Family slams US court ruling against Yemeni cleric [Archives:2005/824/Front Page]

March 14 2005

SANAA, March 13 (Reuters) – Relatives of a Yemeni Muslim cleric jailed in the United States said on Sunday they hoped an “unjust” court decision convicting him of conspiring to support al Qaeda and Hamas would be overturned on appeal.

Sheikh Mohammed Ali Hassan al-Moayad, 56, arrested along with an aide in an FBI sting operation in Germany in 2003, was convicted on Thursday in New York of conspiring to provide support for the two Islamic militant groups.

Moayad's wife, Um Ibrahim, told Reuters by telephone that collecting funds for Hamas was a duty to help Palestinians. “He was doing what many Yemenis are doing,” she said.

Many Arabs see Hamas as a resistance group fighting Israeli occupation.

The jury found Moayad and his 31-year-old aide, Mohammed Mohsen Yahya Zayed, guilty on eight counts including conspiring to provide material support and resources to al Qaeda and Hamas.

Moayad was acquitted on a separate count of actually providing such support to al Qaeda, but was found guilty of providing material support and resources to Hamas, which is regarded by the United States as a terrorist group.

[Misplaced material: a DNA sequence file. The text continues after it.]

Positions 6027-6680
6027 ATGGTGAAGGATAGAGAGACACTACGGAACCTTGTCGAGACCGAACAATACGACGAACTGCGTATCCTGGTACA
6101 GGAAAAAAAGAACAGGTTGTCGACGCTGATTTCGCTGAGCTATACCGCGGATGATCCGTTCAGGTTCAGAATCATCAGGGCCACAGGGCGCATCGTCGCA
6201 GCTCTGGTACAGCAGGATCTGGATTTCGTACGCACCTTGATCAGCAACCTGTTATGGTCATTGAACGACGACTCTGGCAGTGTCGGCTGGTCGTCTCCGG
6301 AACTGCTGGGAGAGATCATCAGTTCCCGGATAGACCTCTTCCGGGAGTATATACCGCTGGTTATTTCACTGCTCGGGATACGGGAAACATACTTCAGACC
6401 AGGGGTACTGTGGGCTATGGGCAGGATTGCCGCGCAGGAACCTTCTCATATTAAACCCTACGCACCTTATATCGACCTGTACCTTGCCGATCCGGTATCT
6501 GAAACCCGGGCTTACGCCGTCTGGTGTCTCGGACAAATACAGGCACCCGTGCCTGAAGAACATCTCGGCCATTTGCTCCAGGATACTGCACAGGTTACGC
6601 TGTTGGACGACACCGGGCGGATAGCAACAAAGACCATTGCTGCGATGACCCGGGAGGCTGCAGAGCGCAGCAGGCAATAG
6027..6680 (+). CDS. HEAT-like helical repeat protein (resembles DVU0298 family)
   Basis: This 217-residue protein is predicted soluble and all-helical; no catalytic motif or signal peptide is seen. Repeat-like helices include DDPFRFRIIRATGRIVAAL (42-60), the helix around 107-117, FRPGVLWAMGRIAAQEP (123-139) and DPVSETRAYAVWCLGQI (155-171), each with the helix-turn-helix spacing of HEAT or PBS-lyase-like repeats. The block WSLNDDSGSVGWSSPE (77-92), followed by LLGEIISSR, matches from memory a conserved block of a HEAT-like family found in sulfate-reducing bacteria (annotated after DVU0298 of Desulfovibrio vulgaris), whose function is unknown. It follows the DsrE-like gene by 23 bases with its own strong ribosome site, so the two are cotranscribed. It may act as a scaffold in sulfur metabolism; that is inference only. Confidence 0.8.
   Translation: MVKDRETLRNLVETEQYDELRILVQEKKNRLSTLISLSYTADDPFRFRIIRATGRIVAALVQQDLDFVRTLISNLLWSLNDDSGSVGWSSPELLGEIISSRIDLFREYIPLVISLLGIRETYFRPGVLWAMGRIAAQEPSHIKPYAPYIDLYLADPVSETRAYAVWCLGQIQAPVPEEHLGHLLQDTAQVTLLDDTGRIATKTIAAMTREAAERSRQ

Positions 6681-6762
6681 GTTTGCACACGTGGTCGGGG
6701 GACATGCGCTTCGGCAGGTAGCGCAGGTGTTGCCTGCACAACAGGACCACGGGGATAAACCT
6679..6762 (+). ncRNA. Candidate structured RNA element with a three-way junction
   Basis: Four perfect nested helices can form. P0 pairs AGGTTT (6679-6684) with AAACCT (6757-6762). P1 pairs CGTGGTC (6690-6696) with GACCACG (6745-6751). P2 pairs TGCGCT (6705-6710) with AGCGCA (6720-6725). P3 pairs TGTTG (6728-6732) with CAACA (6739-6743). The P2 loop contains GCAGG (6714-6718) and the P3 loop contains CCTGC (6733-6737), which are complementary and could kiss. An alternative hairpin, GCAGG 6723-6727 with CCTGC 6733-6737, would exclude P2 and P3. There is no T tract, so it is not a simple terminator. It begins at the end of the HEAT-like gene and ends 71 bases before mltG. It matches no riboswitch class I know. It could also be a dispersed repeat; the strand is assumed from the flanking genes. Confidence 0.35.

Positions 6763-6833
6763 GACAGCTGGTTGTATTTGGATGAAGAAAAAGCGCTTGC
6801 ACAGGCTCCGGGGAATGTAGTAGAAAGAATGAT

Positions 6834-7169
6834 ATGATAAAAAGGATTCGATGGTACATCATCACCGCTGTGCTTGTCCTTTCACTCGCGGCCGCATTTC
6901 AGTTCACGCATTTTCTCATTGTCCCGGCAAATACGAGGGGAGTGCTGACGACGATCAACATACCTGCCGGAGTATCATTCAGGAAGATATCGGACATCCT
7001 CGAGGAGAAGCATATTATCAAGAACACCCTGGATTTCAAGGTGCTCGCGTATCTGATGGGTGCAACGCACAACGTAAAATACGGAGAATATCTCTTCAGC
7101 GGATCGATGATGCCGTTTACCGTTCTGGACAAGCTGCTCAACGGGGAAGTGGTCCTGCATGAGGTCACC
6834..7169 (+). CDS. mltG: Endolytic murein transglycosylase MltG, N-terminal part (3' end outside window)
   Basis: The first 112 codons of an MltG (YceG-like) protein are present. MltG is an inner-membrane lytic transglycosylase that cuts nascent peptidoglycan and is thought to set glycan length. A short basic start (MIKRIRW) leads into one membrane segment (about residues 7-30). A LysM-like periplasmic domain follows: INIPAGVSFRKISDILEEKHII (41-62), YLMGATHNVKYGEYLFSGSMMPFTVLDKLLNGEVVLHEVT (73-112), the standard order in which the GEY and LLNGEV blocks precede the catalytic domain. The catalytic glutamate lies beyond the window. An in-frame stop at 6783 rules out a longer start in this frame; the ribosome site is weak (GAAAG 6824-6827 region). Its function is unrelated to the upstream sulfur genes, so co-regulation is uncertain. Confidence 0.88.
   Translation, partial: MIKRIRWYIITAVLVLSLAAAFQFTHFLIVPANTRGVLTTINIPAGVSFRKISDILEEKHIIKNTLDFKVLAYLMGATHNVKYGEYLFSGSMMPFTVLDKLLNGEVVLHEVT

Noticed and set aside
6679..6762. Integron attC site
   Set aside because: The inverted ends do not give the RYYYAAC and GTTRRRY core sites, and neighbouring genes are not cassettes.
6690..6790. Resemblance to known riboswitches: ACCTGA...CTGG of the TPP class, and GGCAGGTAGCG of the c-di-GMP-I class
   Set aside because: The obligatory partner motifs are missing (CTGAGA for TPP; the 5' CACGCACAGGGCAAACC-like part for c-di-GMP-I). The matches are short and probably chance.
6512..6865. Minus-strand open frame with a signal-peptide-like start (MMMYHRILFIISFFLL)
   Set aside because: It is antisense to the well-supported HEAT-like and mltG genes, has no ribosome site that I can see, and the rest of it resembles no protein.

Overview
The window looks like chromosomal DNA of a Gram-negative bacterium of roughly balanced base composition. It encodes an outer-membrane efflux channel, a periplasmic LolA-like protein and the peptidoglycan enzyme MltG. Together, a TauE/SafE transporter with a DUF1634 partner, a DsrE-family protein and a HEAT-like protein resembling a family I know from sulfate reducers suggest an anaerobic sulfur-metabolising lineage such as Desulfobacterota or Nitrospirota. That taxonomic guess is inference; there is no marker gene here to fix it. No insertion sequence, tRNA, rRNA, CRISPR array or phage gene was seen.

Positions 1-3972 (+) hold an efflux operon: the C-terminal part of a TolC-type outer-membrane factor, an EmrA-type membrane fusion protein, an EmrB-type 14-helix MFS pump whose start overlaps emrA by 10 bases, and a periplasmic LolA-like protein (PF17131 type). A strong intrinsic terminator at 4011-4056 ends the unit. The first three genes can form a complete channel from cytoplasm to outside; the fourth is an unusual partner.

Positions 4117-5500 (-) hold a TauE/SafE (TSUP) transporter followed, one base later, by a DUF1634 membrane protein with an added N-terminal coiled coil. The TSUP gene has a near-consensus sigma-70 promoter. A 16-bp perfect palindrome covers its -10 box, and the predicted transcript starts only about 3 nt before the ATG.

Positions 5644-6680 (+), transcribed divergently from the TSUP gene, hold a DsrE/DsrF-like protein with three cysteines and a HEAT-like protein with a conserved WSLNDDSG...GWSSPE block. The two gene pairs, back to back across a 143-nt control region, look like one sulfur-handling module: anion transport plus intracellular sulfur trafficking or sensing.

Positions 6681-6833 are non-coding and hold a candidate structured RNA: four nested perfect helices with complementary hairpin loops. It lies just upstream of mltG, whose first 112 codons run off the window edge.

“We thank God that my husband had been cleared of links to al Qaeda. But convicting him of other charges is unjust and inhuman,” Moayad's wife said.

Moayad's son, Zakariya, said U.S. authorities had no right to try his father for donating funds to Hamas. “Hamas is licensed and recognised in Yemen and there is no written law that allows the Americans to try my father,” he said.

Both said they hoped the cleric would be cleared in an

appeal scheduled to be heard in May.

The ruling was a victory for prosecutors after controversy over a key informant, Mohamed Alanssi, who set himself on fire outside the White House in November in an apparent suicide bid after saying he had been mistreated by the FBI.

Lawyers for the two men had argued they were victims of entrapment in an “unfair and coercive” situation manipulated by the U.S. government after the Sept. 11, 2001 attacks.